March 28th 2008
What is it? A new combat robot weapon! As the name implies, it's a flipper that automatically operates when it contacts the opponent. I don't have to push a button at exactly the right time - the opponent fires it himself at the correct instant for optimum force. And best of all, the trigger is simple and completely mechanical.
This experimental unit is designed for 30 pound bots. It should exert about 500 pounds of force for 30 milliseconds. It works out to about 8 horse power during that short time! In theory it should launch the opponent about 5 feet. Unfortunately the real world will insert its losses and other mysterious influences and conspire to reduce that considerably.
CNC mill cutting pockets in gear box
The power unit is a custom made gear box CNC'd from two pieces of 3/4 inch 6061 T6 aluminum. Inside are two gears that reduce the 30,000 RPM motor speed to 2400 RPM on the output shaft. On the intermediate shaft is a 3.5 inch flywheel that turns at 9000 RPM and stores about 400 Joules of energy.
CNC cutting teeth on gear
Yes, I make custom gears.
Dog Clutch Assy. (Disengaged)
On the 2400 RPM output shaft is a 12 tooth gear that drives a 45 tooth gear on the dog clutch assembly. The dog clutch spins at 640 rpm. Resessed in the 45 tooth gear is an disk that turns on the same shaft as the gear but is not coupled to the gear. There's a cutout in the disk with a carefully shaped "dog" that will engage one of the two inner protrusions on the 45 tooth gear. The dog is held in a retracted position with a small spring. If the dog is forced outward it will engage the inner protrusion of the 45 tooth gear and cause the inner disk to rotate with the gear. A connecting rod couples the dog to the flipper arm. When the opponent bot presses on the flipper the dog is forced outward engaging the gear. The inner disk will rotate about 120 degrees with the gear until the external forces on the dog cause it to retract, at which point it automatically disengages.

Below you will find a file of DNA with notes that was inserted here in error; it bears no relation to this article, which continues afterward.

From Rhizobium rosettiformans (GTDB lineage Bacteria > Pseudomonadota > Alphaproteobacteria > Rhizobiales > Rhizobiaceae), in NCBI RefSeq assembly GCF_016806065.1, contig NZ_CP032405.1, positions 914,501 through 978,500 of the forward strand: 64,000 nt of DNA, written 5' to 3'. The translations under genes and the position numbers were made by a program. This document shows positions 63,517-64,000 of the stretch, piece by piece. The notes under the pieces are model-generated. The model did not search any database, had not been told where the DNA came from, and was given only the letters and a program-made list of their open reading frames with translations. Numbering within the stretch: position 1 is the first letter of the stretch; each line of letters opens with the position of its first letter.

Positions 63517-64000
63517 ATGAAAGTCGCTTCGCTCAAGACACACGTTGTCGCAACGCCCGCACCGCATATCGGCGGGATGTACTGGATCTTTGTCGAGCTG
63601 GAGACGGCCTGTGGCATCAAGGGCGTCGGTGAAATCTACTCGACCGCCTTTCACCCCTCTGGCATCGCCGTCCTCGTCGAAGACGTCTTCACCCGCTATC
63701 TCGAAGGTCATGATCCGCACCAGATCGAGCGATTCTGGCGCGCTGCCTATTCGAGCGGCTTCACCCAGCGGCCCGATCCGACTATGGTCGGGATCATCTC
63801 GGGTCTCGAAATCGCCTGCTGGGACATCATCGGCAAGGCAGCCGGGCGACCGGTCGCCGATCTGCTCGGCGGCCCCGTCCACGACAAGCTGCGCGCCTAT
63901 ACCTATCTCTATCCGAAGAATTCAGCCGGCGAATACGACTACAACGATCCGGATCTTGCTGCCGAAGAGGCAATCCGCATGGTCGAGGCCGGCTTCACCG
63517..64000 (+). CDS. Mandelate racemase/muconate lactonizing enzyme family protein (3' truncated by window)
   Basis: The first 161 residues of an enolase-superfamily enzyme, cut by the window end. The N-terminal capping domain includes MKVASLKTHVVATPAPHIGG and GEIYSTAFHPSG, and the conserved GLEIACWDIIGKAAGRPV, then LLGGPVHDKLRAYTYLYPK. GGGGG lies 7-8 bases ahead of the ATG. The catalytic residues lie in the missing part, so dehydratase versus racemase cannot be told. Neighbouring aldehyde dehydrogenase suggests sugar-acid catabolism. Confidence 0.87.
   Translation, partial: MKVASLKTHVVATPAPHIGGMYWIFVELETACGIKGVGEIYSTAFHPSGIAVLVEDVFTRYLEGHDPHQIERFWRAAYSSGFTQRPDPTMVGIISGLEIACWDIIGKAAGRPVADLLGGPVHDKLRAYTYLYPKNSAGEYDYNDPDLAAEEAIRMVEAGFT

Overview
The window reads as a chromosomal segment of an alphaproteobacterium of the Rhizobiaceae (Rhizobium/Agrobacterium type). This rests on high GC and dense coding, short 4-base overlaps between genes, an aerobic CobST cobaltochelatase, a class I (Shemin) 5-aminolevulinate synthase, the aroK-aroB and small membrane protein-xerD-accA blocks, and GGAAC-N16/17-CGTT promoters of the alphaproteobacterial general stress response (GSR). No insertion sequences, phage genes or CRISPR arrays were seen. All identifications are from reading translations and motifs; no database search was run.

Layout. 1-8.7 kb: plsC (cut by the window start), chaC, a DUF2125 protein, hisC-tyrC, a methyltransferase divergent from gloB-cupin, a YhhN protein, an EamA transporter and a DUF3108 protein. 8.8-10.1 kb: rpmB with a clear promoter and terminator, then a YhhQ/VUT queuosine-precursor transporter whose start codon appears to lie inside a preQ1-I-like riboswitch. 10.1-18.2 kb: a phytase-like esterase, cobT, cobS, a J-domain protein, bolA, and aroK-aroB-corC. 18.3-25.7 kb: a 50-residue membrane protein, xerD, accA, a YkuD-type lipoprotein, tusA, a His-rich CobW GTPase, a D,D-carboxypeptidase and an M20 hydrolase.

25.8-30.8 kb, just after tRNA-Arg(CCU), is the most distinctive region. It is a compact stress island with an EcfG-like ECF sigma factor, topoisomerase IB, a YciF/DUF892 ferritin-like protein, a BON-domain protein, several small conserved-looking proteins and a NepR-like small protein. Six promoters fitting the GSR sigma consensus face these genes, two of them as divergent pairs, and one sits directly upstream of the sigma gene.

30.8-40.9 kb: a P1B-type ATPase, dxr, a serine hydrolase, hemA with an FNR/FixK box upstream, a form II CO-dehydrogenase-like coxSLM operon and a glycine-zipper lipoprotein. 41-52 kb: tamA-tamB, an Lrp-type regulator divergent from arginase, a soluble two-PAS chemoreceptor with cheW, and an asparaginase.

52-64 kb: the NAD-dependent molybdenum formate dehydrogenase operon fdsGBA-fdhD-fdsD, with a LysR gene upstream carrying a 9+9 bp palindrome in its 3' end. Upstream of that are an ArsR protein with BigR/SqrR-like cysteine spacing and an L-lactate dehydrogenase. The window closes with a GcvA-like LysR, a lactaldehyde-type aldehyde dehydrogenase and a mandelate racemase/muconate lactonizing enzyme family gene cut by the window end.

Dog Clutch Engaged
Dual Flywheel version
Originally I planned on using two flywheels enclosed in the gear box. They would spin at 33,000 RPM. Unfortunately there was way too much friction and the motor pulled 20 amps straining to keep them moving. Without any flywheels the motor only needed 5 amps. I suspect the losses were in the bearings.
New 9000 RPM external flywheel and gears
I modified the design by placing a much larger flywheel on the 9000 RPM shaft externally. The new flywheel stores the same energy as the pair of small ones. The new configuration got rid of 4 bearings and 3 gears. The friction went way down. The motor only pulls 5 amps after getting the new flywheel up to speed.
Simplified gearbox drives external flywheel on back
I used a wooden test platform on wheels filled with bricks to bring the weight up to nearly 30 pounds. By rolling it into the flipper and recording the event on video I was able to test the effectiveness of several flipper designs. The flipper is made from 1/8 thick tool steel heat treated to spring temper. The curved scoop shaped flipper worked the best.
During one test the bolt holding the dog clutch together came loose resulting in some violence and destruction. The clutch rotates counter-clockwise which torques the bolt/axel in the "un-screw" direction. I need to re-design it so it spins the other way.
FYI, to keep the Flip-O-Matic from scooting across the room in the opposite direction it was backed up by a section of railroad rail weighing about 75 pounds.
Since a video is worth about a million words I'll let you see the results for yourself.
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